By Deborah Goonan, Independent American Communities
It’s summer, and in most of the country, we’re having a brutal heat wave. Time to cool off in that sparkling community pool at your condo or homeowners’ association, right?
Well, for New Jersey condo owners Steve and Diane Lusardi, that’s going to be a bit of a challenge, at least if they want to swim together.
The majority of owners in A Country Place condo association, located in Lakewood, are Orthodox Jews, and their faith prohibits men and women from bathing together. So the Board recently approved a new pool schedule, with time blocks for “Men only” or “Women only” swim time.
Open swim for both sexes is scheduled for limited hours: Sunday through Friday from 1 – 3 PM, and on Saturdays from 8 AM – 9 PM.
Violators of the new swimming policy are fined $50 apiece.
LAKEWOOD – A dip with his wife in their condominium association’s outdoor pool has landed Steve Lusardi in hot water.
The 69-year-old retired postman, a resident of A Country Place, incurred a $50 fine earlier this summer for violating the 376-unit adult community’s restrictions on mixed-gender swimming.
In deference to the modesty norms of religiously conservative Orthodox Jewish residents, who now constitute the majority of homeowners at A Country Place, the community’s elected board of directors has curtailed the times when men and women can use the pool together. Jewish law prohibits men and women from bathing together.
Non-Orthodox homeowners are understandably upset. It’s not that they aren’t sensitive to Orthodox religious beliefs. The problem is one of fairness. After all, swim hours for couples that want to enjoy the pool togehter are severely limited. Many owners are reluctant to sit poolside in the hottest part of the afternoon.
Orthodox or not, all condo owners are required to pay the same monthly assessments to support ongoing maintenance of the pool.
Democracy at work?
This story is a reminder of the realities of life in common interest, Association Governed Housing. As a property owner, you are often compelled to continue to pay for amenities you rarely, if ever, use.
Of course, management for a public community pool would never get away with gender-restricted swim times.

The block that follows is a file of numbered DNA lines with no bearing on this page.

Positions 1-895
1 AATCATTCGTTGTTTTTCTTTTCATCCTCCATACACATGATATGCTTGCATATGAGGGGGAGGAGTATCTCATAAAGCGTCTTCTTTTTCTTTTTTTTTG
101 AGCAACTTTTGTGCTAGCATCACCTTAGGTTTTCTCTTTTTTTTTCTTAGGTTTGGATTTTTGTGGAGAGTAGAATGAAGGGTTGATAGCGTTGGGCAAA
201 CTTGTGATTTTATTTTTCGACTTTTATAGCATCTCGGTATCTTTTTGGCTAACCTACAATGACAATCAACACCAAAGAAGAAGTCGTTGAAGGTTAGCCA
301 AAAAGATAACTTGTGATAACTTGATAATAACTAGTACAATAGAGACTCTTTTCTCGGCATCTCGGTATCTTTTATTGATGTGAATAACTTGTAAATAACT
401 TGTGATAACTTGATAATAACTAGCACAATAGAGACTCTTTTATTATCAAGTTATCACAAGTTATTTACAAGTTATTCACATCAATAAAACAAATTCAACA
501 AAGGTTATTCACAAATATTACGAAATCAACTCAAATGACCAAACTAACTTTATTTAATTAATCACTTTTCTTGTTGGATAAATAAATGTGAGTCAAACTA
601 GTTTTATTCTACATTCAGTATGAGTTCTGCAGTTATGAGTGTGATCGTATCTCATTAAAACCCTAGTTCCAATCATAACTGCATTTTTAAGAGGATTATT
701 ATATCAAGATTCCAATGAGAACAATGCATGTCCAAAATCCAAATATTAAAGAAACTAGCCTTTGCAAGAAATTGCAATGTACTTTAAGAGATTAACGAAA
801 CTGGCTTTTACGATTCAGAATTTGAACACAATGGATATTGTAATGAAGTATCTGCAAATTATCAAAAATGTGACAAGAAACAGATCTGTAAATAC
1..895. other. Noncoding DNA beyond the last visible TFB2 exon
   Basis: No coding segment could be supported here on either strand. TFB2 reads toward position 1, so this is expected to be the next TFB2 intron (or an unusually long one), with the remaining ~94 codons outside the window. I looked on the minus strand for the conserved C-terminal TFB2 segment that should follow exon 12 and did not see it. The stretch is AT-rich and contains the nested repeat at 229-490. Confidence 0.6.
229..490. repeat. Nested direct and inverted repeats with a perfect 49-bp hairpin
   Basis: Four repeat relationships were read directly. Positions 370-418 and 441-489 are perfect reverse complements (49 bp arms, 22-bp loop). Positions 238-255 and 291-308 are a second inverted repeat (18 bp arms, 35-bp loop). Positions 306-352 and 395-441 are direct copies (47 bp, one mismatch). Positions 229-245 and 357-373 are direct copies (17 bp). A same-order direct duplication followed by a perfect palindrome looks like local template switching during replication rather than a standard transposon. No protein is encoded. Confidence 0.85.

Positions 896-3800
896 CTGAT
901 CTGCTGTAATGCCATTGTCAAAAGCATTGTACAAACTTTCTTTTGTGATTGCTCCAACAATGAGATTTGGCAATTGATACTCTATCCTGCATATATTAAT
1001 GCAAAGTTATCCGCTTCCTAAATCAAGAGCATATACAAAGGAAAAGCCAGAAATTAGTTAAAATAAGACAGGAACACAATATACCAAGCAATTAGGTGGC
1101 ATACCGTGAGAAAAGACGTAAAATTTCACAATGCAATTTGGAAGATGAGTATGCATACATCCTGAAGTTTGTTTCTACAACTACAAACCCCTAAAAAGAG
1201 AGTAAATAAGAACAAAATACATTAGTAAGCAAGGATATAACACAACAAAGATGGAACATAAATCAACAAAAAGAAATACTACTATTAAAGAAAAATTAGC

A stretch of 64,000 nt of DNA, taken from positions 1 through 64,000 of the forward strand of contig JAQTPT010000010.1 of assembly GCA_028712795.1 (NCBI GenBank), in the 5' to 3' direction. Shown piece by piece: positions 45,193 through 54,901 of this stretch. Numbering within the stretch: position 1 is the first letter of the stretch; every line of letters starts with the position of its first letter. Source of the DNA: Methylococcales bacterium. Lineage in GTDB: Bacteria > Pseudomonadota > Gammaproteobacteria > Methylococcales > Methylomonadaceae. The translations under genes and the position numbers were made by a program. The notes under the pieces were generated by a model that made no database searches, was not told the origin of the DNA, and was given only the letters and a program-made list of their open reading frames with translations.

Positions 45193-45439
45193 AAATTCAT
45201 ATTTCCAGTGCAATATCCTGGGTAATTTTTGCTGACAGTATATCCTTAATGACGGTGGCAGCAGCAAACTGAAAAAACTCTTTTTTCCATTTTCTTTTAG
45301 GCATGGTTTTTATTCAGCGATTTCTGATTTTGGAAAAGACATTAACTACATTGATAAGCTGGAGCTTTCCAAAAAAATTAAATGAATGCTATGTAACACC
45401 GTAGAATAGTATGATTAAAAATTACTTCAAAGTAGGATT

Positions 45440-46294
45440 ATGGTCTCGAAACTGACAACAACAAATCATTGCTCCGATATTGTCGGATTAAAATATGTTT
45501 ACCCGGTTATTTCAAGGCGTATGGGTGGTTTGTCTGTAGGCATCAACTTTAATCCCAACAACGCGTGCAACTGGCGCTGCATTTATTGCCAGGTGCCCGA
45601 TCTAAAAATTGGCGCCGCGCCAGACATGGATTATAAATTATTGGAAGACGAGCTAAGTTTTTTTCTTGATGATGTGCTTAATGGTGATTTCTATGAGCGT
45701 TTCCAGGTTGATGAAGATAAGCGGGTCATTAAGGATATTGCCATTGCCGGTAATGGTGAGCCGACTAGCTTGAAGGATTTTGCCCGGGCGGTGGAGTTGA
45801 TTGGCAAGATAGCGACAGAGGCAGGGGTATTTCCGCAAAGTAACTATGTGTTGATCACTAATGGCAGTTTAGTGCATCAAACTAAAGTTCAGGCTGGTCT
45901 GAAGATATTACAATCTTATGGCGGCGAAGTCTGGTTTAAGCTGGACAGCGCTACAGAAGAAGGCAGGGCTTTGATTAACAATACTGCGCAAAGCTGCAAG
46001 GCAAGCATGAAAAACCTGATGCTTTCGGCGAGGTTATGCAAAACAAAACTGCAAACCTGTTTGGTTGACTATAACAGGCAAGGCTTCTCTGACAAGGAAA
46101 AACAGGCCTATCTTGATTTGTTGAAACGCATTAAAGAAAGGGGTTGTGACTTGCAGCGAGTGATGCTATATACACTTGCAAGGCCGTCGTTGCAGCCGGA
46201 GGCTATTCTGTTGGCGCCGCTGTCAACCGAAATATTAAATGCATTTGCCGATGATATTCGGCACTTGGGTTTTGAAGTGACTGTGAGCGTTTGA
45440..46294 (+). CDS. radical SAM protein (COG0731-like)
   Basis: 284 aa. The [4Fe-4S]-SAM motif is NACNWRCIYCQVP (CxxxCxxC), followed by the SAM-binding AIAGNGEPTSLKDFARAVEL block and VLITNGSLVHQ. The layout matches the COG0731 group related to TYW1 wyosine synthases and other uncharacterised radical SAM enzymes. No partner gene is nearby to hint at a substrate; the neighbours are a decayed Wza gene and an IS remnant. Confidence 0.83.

But a condo, cooperative, or homeowners association is considered a ‘private’ organization, subject to self-governance with very limited protection of civil liberties.
And that highlights another fundamental flaw. When ‘democracy’ exists in a mandatory membership Association, 51% of owners can, and often do – overrule the desires of the other 49% of owners.
Yes, there are also examples of Associations that operate more like oligarchies or dictatorships. It’s really a matter of how the corporate voting interests are allocated. That’s why a developer or an investor group that still owns many units will tend to exert autocratic control over all other members.
Either way, if you happen to be the owner in the minority, you’re probably not going to be happy when your rights are ignored.
Swimming Pools Clubs
Before housing communities started providing swimming pools for their own residents, most community pools were open to the public.
However, there were also some enterprising entrepreneurs who created private swimming pool clubs. Some of these still exist today. Similar to a private fitness club membership, swim club consumers can opt in or opt out of membership.
The general concept: as a consumer, if a business is not meeting your expectations, you vote with your feet and walk away.
Obviously, the Lusardis cannot easily walk away without selling their condo first!
How to solve this dilemma?
According to the article, the current condo board seems reluctant to collaborate on a swim schedule that considers the desires of non-Orthodox members. Unfortunately, there’s no legal requirement for HOAs to reach a consensus on any given issue.
However, if the condo association remains unwilling to collaborate, the board could theoretically decide that pool membership is optional rather than mandatory. Then the Lusardis and others who don’t want to use the pool can opt out, and spend their money on a private club membership elsewhere.
Of course, that would require adjustment of monthly assessments so that only pool members would pay for its upkeep. How likely is it that the members who regularly swim in the pool will agree to release some condo owners from their current obligation to pay for a pool they might never use?
It should be noted that some associations in planned communities do offer optional membership to a Country Club, fitness club with a pool, tennis, golf, etc. Golf communities are a prime example. However, now that golf is waning in popularity, there often aren’t enough voluntary memberships among HOA members to keep the golf course in business. As a result, many golf course owners are exiting the business and looking for other ways to use their land – including development of additional residential or commercial property.
The truth is, in many communities, if the minority of members who regularly use recreational amenities were the only ones paying to maintain them, their membership costs would be unreasonably high. That’s why the majority of Association Governed residential communities require all members to pay for amenities, whether they benefit from them or not.